I am looking forward to reading Adventures Dark and Deep, and seeing what I can steal from it.

However now that we have clones for just about everything, I'm looking forward to more content in supplements and adventures like Carlson793 said.

Grendelwulf is right, the play is the thing!

Jason said...

There wouldn't be all those retro-clones if each of them didn't scratch a specific itch. For my money, it's Labyrinth Lord all the way with OSRIC a close second.

I don't particularly consider my game a retro-clone, though it's been called such. Which brings up another issue: many of these games are just efforts at old-school styled games, not an attempt to clone anything with any degree of faithfulness. My game, for example, borrows elements from Chainmail, but in intent and execution is more akin to Castles and Crusades than LL or OSRIC. That is to say, it is old school, but not a clone. When you consider that, one may as well just ask, "why another fantasy game?" which is perhaps a more valid question.

Stuart said...

I could be mistaken but I think many (most?) people playing earlier editions of D&D are mashing stuff together from different sources and borrowing ideas from different gaming books. More books means more ideas to borrow. :)

ckutalik said...
This comment has been removed by the author.
ckutalik said...

Agree with all the folks saying that many of take a cafeteria approach to the various older editions and their clones. I tend to be constantly taking a little bit here, a little there and bolt them onto my campaign's LL platform.

I do think people thinking about releasing more sets of rules should keep this in mind. I would hazard a guess, for instance, that by the end of next year that many people will be NOT playing Raggi's LotFP game. But I would also bet that many will have bought the set and adopted any number of the interesting, innovative sections.

da Trux said...

i wish there was a retro-clone of 1st edition PFRGP (no, NOT Pathfinder). I love that game.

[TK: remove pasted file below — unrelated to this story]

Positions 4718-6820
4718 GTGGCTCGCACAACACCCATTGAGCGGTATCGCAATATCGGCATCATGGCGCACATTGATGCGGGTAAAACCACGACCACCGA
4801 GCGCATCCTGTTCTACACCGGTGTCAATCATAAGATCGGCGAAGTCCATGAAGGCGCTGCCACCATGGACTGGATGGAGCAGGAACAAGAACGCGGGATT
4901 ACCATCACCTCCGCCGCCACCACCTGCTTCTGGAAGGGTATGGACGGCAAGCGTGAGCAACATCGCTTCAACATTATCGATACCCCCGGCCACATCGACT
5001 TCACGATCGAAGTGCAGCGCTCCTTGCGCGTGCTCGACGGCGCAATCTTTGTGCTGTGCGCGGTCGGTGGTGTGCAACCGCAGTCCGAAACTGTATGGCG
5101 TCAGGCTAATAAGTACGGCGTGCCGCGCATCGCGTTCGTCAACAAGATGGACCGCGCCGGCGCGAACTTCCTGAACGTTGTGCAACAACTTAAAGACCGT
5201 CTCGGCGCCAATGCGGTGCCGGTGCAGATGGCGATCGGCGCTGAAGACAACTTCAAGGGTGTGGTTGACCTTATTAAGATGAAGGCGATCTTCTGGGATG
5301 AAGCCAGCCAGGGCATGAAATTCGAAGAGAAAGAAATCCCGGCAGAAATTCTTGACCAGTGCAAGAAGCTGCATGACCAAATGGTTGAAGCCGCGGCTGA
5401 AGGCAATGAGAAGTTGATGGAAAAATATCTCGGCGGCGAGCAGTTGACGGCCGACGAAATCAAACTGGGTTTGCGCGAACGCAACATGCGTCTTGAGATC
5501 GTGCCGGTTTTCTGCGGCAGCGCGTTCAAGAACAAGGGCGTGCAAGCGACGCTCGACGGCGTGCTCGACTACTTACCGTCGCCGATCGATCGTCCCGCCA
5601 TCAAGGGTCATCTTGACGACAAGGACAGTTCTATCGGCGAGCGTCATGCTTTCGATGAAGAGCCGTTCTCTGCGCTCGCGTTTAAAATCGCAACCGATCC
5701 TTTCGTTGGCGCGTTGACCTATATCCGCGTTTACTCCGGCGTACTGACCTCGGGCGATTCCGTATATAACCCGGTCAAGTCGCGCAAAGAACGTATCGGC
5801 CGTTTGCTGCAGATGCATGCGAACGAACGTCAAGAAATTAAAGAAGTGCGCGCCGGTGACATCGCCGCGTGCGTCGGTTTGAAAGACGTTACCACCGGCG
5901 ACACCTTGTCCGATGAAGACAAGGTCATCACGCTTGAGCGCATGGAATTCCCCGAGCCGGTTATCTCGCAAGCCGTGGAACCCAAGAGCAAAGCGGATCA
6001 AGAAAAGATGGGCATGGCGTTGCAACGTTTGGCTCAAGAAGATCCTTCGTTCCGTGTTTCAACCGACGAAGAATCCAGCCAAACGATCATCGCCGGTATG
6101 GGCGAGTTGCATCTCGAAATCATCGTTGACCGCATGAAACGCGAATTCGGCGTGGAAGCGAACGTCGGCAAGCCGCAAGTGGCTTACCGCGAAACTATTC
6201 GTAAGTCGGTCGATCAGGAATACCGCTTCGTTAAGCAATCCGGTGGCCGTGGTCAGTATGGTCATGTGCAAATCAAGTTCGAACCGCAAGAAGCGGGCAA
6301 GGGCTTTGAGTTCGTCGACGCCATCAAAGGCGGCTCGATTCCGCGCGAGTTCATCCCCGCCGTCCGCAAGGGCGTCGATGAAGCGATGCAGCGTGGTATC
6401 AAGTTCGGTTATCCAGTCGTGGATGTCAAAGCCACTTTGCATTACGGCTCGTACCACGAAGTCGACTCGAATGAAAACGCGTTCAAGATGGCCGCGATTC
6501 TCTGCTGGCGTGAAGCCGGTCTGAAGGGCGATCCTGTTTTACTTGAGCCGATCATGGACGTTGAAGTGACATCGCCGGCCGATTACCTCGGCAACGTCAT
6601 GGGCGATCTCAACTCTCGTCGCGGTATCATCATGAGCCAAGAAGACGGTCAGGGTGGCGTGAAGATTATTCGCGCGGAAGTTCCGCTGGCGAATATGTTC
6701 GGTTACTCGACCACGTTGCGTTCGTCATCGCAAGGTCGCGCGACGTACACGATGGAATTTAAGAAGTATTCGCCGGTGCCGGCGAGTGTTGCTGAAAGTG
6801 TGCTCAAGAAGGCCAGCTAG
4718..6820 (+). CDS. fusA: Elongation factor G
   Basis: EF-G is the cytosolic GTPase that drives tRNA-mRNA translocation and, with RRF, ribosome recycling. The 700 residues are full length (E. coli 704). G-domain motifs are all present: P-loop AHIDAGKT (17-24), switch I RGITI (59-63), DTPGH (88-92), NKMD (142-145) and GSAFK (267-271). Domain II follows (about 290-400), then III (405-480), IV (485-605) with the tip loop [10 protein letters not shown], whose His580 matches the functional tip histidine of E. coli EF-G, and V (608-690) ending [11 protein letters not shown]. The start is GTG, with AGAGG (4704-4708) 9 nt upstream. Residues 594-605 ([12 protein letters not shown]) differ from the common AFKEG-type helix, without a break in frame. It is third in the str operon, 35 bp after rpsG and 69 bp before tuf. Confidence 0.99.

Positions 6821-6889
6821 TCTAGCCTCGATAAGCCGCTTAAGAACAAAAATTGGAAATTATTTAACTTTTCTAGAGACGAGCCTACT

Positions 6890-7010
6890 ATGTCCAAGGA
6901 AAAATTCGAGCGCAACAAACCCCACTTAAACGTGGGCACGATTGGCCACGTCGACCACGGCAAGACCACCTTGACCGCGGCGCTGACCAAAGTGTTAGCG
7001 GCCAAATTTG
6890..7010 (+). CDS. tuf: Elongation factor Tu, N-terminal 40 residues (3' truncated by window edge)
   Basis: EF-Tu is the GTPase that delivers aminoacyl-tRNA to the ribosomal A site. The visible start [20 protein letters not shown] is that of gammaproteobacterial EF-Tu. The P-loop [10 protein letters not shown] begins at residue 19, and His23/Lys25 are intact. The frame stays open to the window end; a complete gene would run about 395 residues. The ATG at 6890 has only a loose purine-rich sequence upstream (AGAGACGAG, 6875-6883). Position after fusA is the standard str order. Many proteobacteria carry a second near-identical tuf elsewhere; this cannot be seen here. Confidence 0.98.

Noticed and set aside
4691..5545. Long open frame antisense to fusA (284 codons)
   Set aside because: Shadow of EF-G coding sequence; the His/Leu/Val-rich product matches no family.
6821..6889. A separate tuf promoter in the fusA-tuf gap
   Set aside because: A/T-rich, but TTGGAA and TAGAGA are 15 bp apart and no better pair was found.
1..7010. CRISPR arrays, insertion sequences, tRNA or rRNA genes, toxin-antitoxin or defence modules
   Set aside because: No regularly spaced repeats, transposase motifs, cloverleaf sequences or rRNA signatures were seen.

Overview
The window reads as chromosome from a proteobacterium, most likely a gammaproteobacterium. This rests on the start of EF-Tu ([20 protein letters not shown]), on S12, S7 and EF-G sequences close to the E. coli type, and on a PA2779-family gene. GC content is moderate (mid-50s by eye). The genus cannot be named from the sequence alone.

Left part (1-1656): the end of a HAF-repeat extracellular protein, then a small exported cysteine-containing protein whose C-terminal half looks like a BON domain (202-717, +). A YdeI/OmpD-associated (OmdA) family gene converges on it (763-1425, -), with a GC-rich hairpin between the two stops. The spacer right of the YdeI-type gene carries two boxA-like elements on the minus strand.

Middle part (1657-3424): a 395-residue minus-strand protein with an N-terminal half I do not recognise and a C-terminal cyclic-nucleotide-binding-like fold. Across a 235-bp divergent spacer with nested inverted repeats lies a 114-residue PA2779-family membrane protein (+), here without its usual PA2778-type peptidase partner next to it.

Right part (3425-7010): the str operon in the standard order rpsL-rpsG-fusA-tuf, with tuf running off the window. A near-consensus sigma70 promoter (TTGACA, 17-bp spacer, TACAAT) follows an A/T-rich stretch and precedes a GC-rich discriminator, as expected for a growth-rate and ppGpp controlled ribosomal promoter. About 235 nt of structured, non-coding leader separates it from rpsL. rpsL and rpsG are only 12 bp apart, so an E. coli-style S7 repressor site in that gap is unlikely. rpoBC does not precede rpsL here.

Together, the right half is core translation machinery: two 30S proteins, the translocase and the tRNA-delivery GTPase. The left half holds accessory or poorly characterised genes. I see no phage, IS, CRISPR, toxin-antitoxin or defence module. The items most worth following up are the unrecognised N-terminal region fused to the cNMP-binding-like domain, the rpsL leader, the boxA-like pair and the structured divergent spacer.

but I suppose that was just a retro-clone of DnD, just 20 years before it was trendy to make retro-clones of DnD.

Aaron said...

There were too many clone games 15 years ago. I don't expect that to ever change. But far be it from me to prevent people from going out an buying whatever floats their boats. But, for my part, it would be nice to see people also working up newer editions/takes on some of the other games that were around at that time, like The Fantasy Trip, for instance. The narrow focus on attempting to recreate early Dungeons and Dragons creates a situation where you have the same game over and over again, with just a few tweaks here and there to set them apart.

Jeff Rients said...

I think folks should be encouraged to write and publish whatever clones or almost clones they want to, but personally I feel like I've got way more rulesets than I need already. What we really need is a centralized workspace where we can share houserules and make it easier for people to mix and match them, then print their own mash-up rulebook.

Richard Iorio II said...

@Joseph. Put me down as a buy as well, I am looking forward to your Adventures Dark & Deep. So that is two sales.

earl said...

I'm getting more and more interested in looking into the D&D retro-clones.

Anonymous said...

All the different clonish games have created a new twist on an old problem. Lack of players familiar with or interested enough to bother learning your flavor of old school. I have had some potential players say, "I don't want to learn game x I only play game y"

This kind of fragmentation is not good for anyone.